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rogue
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Slight hijack:

quote:
Originally posted by Mr. Furious:
ETA: To clarify Max's point, it's your letter until it comes into the possession of the USPS. Your mailbox is your property, so if you decide to take a letter out before the letter carrier comes, you're free to do so. That's not the case with the USPS drop boxes, or after the carrier takes the letter from your box.

Can I take this to mean that, once I drop a letter into the post office box, it becomes the GOVERNMENT'S property? Does this mean that, like trash I put on the curb, the police can freely open and read my mail since it is no longer my property?

-rogue

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MaxGunnar
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It takes a court order to zip open somebody's mail and it's still the most secure form of communication. Only two things get get fired at the PO, work place violence and open somebody elses mail of ANY class. so no its not government property
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snopes
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quote:
Only two things get you fired at the PO, work place violence and open somebody elses mail of ANY class. so no its not government property
Not so. All USPS employees have, for example, broad latitude to open and inspect any item sent via media mail:

Media Mail searches raise privacy concerns

- snopes

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MaxGunnar
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quote:
Law mandates that the USPS "'maintain one or more classes of mail for the transmission of letter sealed against inspection,'" which is why Priority Mail is offered, Urban said.

"The USPS will probably say that they have a class of mail ... that is 'sealed against inspection' without a warrant, and that you can always send books and documents through first class mail if you're concerned," Urban said.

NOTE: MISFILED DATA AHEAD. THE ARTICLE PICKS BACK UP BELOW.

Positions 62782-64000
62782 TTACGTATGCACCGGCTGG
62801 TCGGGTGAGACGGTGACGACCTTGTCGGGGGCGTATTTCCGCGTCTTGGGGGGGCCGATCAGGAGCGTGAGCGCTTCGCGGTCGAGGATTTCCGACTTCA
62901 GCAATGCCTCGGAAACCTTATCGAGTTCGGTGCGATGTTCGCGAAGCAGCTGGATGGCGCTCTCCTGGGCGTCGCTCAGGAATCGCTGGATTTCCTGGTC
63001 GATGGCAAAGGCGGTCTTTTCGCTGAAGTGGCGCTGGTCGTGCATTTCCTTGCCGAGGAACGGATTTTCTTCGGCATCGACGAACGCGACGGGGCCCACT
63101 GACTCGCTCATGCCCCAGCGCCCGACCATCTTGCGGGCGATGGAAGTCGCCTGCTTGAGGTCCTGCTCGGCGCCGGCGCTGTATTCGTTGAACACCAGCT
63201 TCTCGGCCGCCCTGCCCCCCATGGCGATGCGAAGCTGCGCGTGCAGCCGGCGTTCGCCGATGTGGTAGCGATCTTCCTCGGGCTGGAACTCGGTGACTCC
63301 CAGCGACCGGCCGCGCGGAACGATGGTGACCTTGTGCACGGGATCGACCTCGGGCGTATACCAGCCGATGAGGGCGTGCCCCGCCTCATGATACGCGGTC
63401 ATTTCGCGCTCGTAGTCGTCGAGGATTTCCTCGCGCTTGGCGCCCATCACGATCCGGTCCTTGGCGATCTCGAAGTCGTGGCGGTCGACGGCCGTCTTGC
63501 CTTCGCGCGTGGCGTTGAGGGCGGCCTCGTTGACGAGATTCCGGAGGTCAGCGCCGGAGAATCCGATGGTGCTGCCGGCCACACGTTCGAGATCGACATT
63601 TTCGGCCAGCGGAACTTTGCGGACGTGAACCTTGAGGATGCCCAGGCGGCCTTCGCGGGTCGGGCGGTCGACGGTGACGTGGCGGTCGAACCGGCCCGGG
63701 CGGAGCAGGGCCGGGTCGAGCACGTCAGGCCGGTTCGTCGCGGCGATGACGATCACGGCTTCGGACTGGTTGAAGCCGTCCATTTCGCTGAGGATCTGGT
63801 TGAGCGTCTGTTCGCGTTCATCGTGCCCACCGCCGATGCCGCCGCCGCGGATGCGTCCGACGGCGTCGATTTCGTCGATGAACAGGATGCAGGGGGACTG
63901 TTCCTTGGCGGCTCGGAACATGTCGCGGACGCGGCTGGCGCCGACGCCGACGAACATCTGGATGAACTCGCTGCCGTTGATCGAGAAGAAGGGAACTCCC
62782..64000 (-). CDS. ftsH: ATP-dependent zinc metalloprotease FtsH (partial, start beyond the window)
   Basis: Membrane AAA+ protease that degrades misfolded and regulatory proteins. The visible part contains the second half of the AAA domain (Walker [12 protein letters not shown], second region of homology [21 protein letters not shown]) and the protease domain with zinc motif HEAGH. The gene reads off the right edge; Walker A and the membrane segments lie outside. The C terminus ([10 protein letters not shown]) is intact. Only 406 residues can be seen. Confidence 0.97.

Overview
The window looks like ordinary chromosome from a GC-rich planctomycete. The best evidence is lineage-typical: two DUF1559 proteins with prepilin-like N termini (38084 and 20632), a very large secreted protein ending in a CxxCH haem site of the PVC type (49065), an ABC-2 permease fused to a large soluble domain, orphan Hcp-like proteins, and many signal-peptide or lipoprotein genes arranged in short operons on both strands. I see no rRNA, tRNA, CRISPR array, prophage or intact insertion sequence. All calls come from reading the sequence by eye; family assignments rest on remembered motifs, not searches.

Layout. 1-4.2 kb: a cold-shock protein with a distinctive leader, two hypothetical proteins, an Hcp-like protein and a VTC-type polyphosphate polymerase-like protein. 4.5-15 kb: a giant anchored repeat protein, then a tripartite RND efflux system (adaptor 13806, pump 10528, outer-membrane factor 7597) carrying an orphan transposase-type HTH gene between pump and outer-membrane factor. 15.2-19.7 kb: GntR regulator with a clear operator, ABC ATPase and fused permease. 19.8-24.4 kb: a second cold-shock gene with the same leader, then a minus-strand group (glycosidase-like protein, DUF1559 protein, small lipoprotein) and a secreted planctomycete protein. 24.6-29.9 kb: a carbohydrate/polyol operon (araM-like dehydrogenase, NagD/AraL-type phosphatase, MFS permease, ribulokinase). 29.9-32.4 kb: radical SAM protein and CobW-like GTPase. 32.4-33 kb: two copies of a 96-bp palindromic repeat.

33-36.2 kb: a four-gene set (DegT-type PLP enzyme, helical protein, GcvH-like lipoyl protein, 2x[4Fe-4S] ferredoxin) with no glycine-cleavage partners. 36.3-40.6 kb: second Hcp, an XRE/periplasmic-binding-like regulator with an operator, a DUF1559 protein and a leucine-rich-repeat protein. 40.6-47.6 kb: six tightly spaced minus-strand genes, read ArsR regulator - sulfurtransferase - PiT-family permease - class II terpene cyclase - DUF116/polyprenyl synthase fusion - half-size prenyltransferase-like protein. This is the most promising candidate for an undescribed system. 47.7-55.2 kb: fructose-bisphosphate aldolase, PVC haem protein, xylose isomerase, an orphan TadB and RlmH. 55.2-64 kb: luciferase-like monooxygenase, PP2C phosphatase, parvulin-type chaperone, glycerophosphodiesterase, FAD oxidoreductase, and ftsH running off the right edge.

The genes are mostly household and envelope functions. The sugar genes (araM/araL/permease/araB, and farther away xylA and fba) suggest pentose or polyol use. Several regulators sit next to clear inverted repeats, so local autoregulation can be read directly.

Alvarez said that customers could send items by Priority Mail to avoid Media Mail's random inspections.

For Priority Mail or any other type of domestic mail to be inspected, postal workers must obtain a judge's warrant or have the authorization of the addressee.

Even though these rules do not apply to Media Mail, such packages are rarely randomly checked, Alvarez said. Postal employees check Media Mail packages that appear suspicious - too heavy for their size, show no return address or have awkward writing, he said.

But inspection of Media Mail packages is only to combat revenue loss, said Dockweiler supervisor Denise Bostic.

Sorry, guess I havn't read the latest Postal employee's handbook yet. Still using the old one.

Again not just any clerk/carrier/tech can open your mail. I'm still of the opinion when I put a stamp on a first class envolope I'm more secure than chatting/banking on my laptop at StarBucks or using a cordless or cell phone.

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MaxGunnar
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There's another scam that will land you in hot water is where you put the addressee in the return address spot and your address in the recipient's and put no or little postage on it. We see this mostly form jails,prisons and mental hospitals.
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Lainie
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quote:
Originally posted by rogue:
Slight hijack:

quote:
Originally posted by Mr. Furious:
ETA: To clarify Max's point, it's your letter until it comes into the possession of the USPS. Your mailbox is your property, so if you decide to take a letter out before the letter carrier comes, you're free to do so. That's not the case with the USPS drop boxes, or after the carrier takes the letter from your box.

Can I take this to mean that, once I drop a letter into the post office box, it becomes the GOVERNMENT'S property? Does this mean that, like trash I put on the curb, the police can freely open and read my mail since it is no longer my property?